Correction of main and transmit magnetic field (B0 and B1) inhomogeneity effects in multicomponent-driven equilibrium single-pulse observation of T1 and T2

Magn Reson Med. 2011 Apr;65(4):1021-35. doi: 10.1002/mrm.22685. Epub 2010 Dec 8.


Multicomponent-driven equilibrium single-component observation of T(1) and T(2) offers a new approach to multiple component relaxation time and myelin water analysis. The method derives two-component relaxation information from spoiled and fully balanced steady-state (SPGR and bSSFP) imaging data acquired over multiple flip angles. Although these steady-state imaging techniques afford rapid acquisition times and high signal-to-noise ratio efficiency, they are also sensitive to main (B(0) ) and transmit (B(1) ) magnetic field inhomogeneities. These effects alter the measured signal from their theoretical values and lead to substantive errors in the derived myelin volume fraction estimates. Here, we incorporate correction techniques to mitigate these effects. DESPOT1-HIFI is used to first calibrate the transmitted flip angles; and B(0) affects are removed through the inclusion of an additional parameter in the multicomponent-driven equilibrium single-component observation of T(1) and T(2) fitting, coupled with the acquisition of multiple phase-cycled bSSFP data. The performance of these correction techniques was evaluated using numerical simulations, demonstrating effective removal of B(0) and B(1)-induced errors in the derived myelin fraction relaxation parameters. The approach was also successfully demonstrated in vivo, with near artifact-free whole-brain, high spatial resolution (1.7 mm × 1.7 mm × 1.7 mm isotropic voxels) myelin water fraction maps acquired in a clinically feasible 16 min.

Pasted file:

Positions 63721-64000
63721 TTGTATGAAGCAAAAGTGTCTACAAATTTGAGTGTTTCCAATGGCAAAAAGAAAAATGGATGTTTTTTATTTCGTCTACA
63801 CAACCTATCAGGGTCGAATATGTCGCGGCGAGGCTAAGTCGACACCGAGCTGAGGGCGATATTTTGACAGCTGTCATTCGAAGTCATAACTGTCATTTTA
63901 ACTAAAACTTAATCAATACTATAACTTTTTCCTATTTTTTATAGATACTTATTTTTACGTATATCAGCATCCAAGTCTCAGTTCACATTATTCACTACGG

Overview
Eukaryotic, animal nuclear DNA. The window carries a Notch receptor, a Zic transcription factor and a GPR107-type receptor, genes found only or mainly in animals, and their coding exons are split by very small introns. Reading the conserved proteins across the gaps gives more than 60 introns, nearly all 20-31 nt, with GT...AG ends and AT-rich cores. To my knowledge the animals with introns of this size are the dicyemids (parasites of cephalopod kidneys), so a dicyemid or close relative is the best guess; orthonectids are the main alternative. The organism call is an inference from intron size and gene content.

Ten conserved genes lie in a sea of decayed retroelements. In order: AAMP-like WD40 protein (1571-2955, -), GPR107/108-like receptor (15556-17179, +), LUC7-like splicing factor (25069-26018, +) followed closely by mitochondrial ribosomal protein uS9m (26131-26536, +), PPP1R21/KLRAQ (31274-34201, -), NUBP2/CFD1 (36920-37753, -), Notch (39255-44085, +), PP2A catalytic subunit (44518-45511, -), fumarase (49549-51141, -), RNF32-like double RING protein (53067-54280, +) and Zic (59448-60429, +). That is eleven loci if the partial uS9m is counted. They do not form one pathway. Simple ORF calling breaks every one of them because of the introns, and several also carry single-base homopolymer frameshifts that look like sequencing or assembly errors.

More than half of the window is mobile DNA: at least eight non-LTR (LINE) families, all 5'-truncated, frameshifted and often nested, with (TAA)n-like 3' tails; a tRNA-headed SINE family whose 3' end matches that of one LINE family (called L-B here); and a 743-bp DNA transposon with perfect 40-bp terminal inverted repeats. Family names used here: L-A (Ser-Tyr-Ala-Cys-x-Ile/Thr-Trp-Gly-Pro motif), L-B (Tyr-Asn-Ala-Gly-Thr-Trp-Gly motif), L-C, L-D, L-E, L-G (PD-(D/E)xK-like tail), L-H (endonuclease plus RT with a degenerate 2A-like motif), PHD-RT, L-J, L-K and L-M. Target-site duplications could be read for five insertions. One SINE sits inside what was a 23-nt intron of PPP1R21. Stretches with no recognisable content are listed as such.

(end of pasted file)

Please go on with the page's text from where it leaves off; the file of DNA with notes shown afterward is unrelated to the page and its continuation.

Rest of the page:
Publication types

  • Research Support, Non-U.S. Gov't

MeSH terms

  • Adult
  • Algorithms*
  • Artifacts*
  • Brain / anatomy & histology*
  • Female
  • Humans
  • Image Enhancement / methods*
  • Image Interpretation, Computer-Assisted / methods*
  • Magnetic Resonance Imaging / methods*
  • Male
  • Reproducibility of Results
  • Sensitivity and Specificity